The early works of Virno were directly linked to his political participation, but after years of imprisonment, which along with his fellow prisoners, he conducted intensive studies of philosophy, and his focus on theoretical research has become more ambitious, covering political philosophy, linguistics and the study of mass media.

On the one hand, studies pertaining to philosophy of language have led to the confrontation of the classic themes of philosophy — like the analysis of subjectivity — with the limits imposed under linguistics. On the other hand, Virno has explored the ethical dimension of communication. The juncture of these fields was found to be a materialism that encompasses the processes of language and thought as a working link, keeping in line with the traditions of Theodor Adorno and Alfred Sohn-Rethel, the interrelationship between work, thought, language, society and history is the nexus of its philosophical thought.

The philosophical concepts, however, maintained a close link with theory and action-related policies; notions of "world", "power", "potential" or "history", which have been the focus of many of his works, were in fact conceived in key by Marx. Virno, along with many of his contemporaries such as Antonio Negri, has abandoned and argued against the hegemony of the dialectic tradition in Marxist philosophy.

Virno maintains the status of historical and linguistic concepts as being political-state, sovereignty, obedience, legality, legitimacy, which are accepted in social theory and philosophy as invariant, although polemically are considered to have been invented in the 17th century, with very specific and controversial political objectives. The reinvention of the concepts of society is part of the political task that has been proposed, regarding the concept of exodus — perhaps the best example of this joint,[clarification needed] where the personal experiences of emotion are understood as an act of resistance toward established power and status quo. The assumption by the personality of the flight as a reaction to the social structure. On these lines, Virno has criticized these restrictions as symbolic of the counter-culture movements.[citation needed]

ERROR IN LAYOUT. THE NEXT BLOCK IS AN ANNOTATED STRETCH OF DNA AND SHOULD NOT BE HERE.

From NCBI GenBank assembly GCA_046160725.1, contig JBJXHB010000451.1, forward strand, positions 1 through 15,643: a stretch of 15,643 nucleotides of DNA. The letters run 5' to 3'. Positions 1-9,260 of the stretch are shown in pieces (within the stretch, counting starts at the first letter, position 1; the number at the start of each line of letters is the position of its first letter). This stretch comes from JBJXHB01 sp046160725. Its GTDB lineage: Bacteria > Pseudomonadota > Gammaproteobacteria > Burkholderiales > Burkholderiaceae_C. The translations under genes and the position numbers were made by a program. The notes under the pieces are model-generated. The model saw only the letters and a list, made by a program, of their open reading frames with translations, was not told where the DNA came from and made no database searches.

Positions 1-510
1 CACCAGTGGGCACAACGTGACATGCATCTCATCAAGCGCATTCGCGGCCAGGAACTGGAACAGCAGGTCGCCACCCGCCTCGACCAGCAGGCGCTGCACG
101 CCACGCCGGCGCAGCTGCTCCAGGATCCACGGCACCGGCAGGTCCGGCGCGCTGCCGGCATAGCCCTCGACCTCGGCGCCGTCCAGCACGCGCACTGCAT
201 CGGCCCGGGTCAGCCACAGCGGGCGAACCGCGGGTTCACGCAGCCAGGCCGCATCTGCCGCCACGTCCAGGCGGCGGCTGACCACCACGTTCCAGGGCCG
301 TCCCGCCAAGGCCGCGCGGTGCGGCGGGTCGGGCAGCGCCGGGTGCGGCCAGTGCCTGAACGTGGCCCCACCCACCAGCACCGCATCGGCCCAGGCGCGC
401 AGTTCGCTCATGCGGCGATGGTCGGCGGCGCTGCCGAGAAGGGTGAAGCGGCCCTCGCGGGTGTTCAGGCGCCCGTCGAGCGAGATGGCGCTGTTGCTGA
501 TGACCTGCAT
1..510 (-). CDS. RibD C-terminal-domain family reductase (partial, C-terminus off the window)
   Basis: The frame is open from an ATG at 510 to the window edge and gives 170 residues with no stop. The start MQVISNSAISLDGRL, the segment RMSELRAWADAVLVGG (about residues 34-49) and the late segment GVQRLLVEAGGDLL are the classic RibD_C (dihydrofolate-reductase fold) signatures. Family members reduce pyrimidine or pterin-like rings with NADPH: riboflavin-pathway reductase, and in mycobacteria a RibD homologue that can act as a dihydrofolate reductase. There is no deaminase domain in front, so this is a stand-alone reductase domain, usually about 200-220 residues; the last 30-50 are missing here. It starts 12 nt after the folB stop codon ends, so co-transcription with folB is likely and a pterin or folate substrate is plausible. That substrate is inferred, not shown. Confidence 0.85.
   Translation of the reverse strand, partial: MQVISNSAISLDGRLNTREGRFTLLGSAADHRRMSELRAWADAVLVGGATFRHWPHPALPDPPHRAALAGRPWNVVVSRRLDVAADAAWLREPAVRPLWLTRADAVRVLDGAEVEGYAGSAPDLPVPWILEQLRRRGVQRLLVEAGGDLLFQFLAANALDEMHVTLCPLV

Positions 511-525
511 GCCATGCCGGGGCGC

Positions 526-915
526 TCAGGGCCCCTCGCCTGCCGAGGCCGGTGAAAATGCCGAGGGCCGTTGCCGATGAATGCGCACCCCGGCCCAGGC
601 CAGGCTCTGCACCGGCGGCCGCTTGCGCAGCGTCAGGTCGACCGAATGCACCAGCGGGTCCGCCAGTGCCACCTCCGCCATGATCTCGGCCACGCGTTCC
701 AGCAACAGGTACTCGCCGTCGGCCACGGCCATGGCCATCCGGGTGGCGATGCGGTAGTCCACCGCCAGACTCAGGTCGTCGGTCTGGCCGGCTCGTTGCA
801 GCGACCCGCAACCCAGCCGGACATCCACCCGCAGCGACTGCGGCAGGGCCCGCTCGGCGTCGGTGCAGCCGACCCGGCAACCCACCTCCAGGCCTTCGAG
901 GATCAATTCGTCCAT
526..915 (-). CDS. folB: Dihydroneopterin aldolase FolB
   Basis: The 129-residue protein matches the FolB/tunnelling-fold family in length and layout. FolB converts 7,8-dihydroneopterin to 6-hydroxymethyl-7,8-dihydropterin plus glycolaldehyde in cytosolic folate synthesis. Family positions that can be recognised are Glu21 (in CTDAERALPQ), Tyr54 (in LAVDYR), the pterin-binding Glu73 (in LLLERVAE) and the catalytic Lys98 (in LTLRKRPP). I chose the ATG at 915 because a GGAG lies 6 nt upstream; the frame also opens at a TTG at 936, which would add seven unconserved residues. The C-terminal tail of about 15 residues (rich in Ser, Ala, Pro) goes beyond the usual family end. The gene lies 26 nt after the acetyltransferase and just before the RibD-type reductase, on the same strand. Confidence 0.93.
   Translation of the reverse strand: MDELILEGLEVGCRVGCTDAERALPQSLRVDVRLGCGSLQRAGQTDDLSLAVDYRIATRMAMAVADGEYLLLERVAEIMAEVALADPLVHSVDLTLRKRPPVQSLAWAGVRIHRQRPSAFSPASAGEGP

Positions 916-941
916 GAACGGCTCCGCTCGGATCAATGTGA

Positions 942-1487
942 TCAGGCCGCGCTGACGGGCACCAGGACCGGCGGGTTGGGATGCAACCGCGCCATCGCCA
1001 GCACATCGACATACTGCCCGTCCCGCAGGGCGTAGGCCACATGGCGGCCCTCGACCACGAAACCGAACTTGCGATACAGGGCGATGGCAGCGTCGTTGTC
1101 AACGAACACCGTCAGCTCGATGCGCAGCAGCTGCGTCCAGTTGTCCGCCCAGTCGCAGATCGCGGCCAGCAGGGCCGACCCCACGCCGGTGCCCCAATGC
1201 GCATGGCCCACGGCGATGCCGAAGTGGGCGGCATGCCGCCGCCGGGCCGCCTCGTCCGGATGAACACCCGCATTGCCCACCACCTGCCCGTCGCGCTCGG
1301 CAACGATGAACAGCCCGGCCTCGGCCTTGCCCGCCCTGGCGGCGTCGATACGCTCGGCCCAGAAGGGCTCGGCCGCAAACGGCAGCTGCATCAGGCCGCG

• Convenzione e Materialismo (1986); Roma: Ed. Theoria
  • Opportunisme, Cynisme et Peur. Ambivalence du Désenchantement Suivi de les Labyrinthes de la Langue (1991); Paris-Combas: Editions de l'éclat
  • Mondanità. L'idea di "Mondo" tra Esperienza Sensibile e Sfera Pubblica (1994); Roma: Ed. Manifestolibri
  • Parole con parole. Poteri e Limiti del Linguaggio (1995); Roma: Donzelli

Publications in English:

  • A Grammar of the Multitude. New York: Semiotext(e), 2004. ISBN 9781584350217
  • Multitude: Between Innovation and Negation. New York: Semiotext(e), 2008. ISBN 1584350504
  • When the Word Becomes Flesh. New York: Semiotext(e), 2015. ISBN 1584350946
  • Déjà Vu and the End of History. New York: Verso Books, 2015. ISBN 1781686114
  • Essay on Negation: For a Linguistic Anthropology. London/Calcutta: Seagull Books, 2018. ISBN 0857424386
  • Convention and Materialism: Uniqueness without Aura. Translated by Lorenzo Chiesa. Cambridge, Mass.: MIT Press, 2021. ISBN 026204580X
  • The Idea of World: Public Intellect and Use of Life. London/Calcutta: Seagull Books, 2022. ISBN 0857429892

See also[edit]


  1. ^ Smith, Tony (2013). "The 'General Intellect' in the Grundrisse and Beyond". Historical Materialism. 21 (4): 235–255. doi:10.1163/1569206x-12341321.
  2. ^ Nigel Thrift, Non-representational theory: space, politics, affect, 2007, p. 229.
  3. ^ McElroy, Wendy (2014-07-24). "Flee Rather Than Stand Your Ground". Daily Bell. Retrieved 24 July 2014.

External links[edit]

In Castilian[edit]

Other languages[edit]